Sussex Co. Farmers’ Market finds ways to survive despite pandemic
AUGUSTA — Throughout 2020, the public — especially businesses — have made adjustments to try to survive the COVID-19 pandemic and its crippling effects.
Farmers are no exception. Some have started delivery for the first time, some drive-thru with their stands.
But how, in the face of the major coronavirus, to take an extremely popular and well-shopped farmers’ market and keep it thriving?
Donna Traylor runs the busy Sussex County Farmers Market in Augusta, which has one of the few farmers’ markets buildings in the state of New Jersey. “It’s been challenging,” says Traylor, the former Director of the Farmland Preservation and Open Space Program for Sussex County for 25 years. “The farmers’ market building has been around for a decade now. We’ve conducted the farmers’ market as business as usual until this spring.”
When COVID-19 hit, agriculture as an essential entity was able to stay open, but since the market has its own building, Traylor knew she could open it, but how to limit exposure and keep people safe? Traylor, who also works closely with the New Jersey Farm Bureau, reached out to the New Jersey Department of Agriculture, which was working closely with Rutgers extension (as well as other Extension offices around the country), to find the best protocols and recommendations for moving forward.
Those protocols were put together that Rutgers University and the New Jersey Farm Bureau were comfortable with, they were posted by the market door, and it reopened in the middle of June.
Traylor and team elected to tell the farmers to bring the product, and that they themselves — the people who run the Sussex County Farmers Market — would sell the produce for them, therefore having less people selling and more people coming in to buy. So, the produce amount — if the farmers agreed to stay involved — stayed the same, but customer number might increase due to the extra room.
“So, we took over one half of the building,” explains Traylor, “and we set up row of tables, so there is a row of tables that buffers me selling the product and the consumer buying.” All the food product was on a set of tables behind Traylor, and the only handler of the product are the market folks themselves. “I have to tell you: we weren’t sure how that was going to turn out,” she says, because when you go into the supermarket, you can still pick up the produce and feel it and out it down again. But actually, there is a consumer base out there that in the late spring and early summer was not feeling that.” As a result, buyers were more comfortable knowing that the public was not roaming and touching the product.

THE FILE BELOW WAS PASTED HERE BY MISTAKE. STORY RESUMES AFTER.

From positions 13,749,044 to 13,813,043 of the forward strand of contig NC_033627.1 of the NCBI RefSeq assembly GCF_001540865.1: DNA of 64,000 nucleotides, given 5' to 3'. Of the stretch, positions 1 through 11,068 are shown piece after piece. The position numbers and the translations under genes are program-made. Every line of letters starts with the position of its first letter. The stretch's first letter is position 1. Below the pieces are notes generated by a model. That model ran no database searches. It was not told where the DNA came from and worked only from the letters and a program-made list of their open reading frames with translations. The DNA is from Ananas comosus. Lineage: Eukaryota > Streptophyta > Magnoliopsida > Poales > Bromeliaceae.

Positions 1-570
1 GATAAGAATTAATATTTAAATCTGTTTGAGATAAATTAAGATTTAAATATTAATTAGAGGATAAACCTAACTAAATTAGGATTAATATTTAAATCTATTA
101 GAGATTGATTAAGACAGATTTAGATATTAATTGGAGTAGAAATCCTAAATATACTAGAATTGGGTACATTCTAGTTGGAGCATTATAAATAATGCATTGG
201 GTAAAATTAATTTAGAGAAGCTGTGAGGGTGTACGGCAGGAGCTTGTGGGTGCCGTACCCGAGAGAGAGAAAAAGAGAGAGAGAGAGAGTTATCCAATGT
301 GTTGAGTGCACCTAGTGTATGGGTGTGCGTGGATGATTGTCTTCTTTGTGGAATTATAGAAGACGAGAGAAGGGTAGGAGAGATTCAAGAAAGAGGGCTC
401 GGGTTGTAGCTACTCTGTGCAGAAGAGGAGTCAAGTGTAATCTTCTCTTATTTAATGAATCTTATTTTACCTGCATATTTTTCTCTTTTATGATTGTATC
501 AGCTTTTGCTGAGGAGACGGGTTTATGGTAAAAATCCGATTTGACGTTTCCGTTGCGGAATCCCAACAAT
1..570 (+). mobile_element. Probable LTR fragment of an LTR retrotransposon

By July, all was working fine. Customers entered one side of the building and exited the other. A greeter kept count of (and limited) the number of shoppers in the building at one time, and six-foot spaces were clearly marked, which visitors respectively followed.
“We may have 100 customers on any given Saturday, a lot of regulars, a lot of new ones each week,” says Traylor, “and it’s comfortable, we walk one side of the building to the other.”
The Sussex Farmers’ Market met the need of the rural consumer. Also nice about it, Traylor knows the local farmers local and their product well and could educate the shopper minus the farmer being present. “We’re actually selling a good amount for every person because it’s a one-on-one for me and the consumer,” she says.
The Sussex County Farmers Market, which ran through mid-November, did its best to help the agricultural community and its customers. “There are a lot people who don’t feel comfortable going into a supermarket, even today, when things have gotten a little bit better,” attests Traylor. “They come to me and say, ‘We appreciate being able to get just about what we need here.’”
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